Reason and rationality: Thoughts about Humanism

Humanism is often falsely portrayed as unreasonably rationalistic. This critique is to some level justified as it is easy to forget to act reasonably towards a situation. In his article I will explore reason and rationality further.

Three humanist ideals:
Reason, responsibility and consideration.

Humanists Sweden

What is rational?

Something is rational when it abides to an internal logic, and any one part is deductible or predetermined from its other parts.


The simplest and most coherent form of rational thinking is the ideology. Where Ideo- means idea and -logy means subject matter or teaching. An ideology is characterized as a rational teaching, often with a political or economical goal, without openings for new nuance. Meaning that the teaching is in some way set and focuses on its own characteristics. Most interpretations of ideology’s change over time and follow the popular thought of the time. However it more or less stays consistent with the basic goal and beliefs of the ideology.


There are also rational doctrines, an internal logical coherent systems which build on the aggregated pursuit of knowledge. These are more complex and because of their greater size and lack of inherent goal, often contain logical fallacies or parts which do not fully match each other. This however does not have to constrain the doctrine. Because doctrine becomes too broad to interpret in a singular manner, ideology often arises to explain which parts of the doctrine is most important for example evangelism.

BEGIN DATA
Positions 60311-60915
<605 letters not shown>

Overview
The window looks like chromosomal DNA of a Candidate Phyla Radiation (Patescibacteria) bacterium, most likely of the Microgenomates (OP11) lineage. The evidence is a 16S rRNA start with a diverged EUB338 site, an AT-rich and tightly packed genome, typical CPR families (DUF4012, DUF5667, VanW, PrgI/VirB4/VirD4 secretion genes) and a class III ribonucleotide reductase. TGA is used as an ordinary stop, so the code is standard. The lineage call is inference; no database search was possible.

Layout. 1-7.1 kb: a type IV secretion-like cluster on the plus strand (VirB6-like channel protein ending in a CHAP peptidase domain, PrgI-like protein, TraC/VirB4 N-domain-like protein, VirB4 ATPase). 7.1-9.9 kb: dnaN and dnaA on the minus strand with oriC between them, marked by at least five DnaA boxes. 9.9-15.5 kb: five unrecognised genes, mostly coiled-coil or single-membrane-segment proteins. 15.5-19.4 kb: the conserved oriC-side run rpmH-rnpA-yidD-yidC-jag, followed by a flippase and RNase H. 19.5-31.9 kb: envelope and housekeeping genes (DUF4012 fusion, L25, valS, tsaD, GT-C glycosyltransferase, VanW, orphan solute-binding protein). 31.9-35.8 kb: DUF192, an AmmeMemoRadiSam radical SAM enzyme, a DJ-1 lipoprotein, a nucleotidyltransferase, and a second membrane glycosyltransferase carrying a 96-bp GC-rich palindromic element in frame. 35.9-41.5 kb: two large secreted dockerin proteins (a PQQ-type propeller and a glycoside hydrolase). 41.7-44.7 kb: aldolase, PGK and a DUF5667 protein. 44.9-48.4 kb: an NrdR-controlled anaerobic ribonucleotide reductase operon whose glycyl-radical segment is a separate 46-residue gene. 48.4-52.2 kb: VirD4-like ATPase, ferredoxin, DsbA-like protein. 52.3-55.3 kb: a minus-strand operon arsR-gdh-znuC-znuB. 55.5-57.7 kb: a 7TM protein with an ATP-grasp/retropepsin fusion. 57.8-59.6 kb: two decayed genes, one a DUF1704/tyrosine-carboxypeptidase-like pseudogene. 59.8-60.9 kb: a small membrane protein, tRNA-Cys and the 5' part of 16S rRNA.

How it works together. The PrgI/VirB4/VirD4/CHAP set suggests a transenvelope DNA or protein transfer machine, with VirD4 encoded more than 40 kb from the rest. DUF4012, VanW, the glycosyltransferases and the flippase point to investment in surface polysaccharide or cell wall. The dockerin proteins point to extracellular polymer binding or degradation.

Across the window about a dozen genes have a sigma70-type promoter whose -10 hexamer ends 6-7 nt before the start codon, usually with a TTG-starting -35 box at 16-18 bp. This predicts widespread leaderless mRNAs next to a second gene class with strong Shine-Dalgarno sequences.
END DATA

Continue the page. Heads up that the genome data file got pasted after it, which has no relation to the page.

Rational systems do not have to be easily defined into an ideology or doctrine. However this way of organising thought lends itself well for rational systems since they strive for internal order.

What is reasonable?

Reason is the ability to weigh knowledge and experience against doctrine and ideology. A reasonable action is that which takes ground in your life experience and understanding of the world, but which is colored by the doctrine and ideology of your preference, in such a manner that you do not inherently hinder others pursuit of daily life and carries respect and understanding for the actions of others. There should also be a certain element of Metta (loving-kindness) to the respect given.

Metta (loving-kindness)

Metta is a practise in which you wish good fortune to the other person. To act with Metta means not only to act with good intent, but also too really wish it.

Metta can be a practised reaction. Strive to wish people you meet, no matter who or how they treat you, happiness and that they avoid suffering.

To conclude

Reason is different from rationality. Reasonable action is often not rational and rational action is often not reasonable. There is a pragmatism of life to true reasonable action which there just is not in rational action.

A humanist believes in the fallacy of human action and understanding. There are for example things that are not true, but are useful and can therefore be reasonable grounds for thinking and acting without being actually true. In a simply rationalist framework, handling such concepts is hard.

For example the idea that the world is alive is not very connected to the truth, but because of how humans think it can be a reasonable way of thinking of the world. The idea of an eternal judge could also be conceived as reasonable if it helps a person better adhere to their ethics, not because it is true, but because it influences the way we act.

Human thought may never be complete and the art of thinking always be bettered. How to think rationally is important for understanding our world, but to act reasonably is just as important.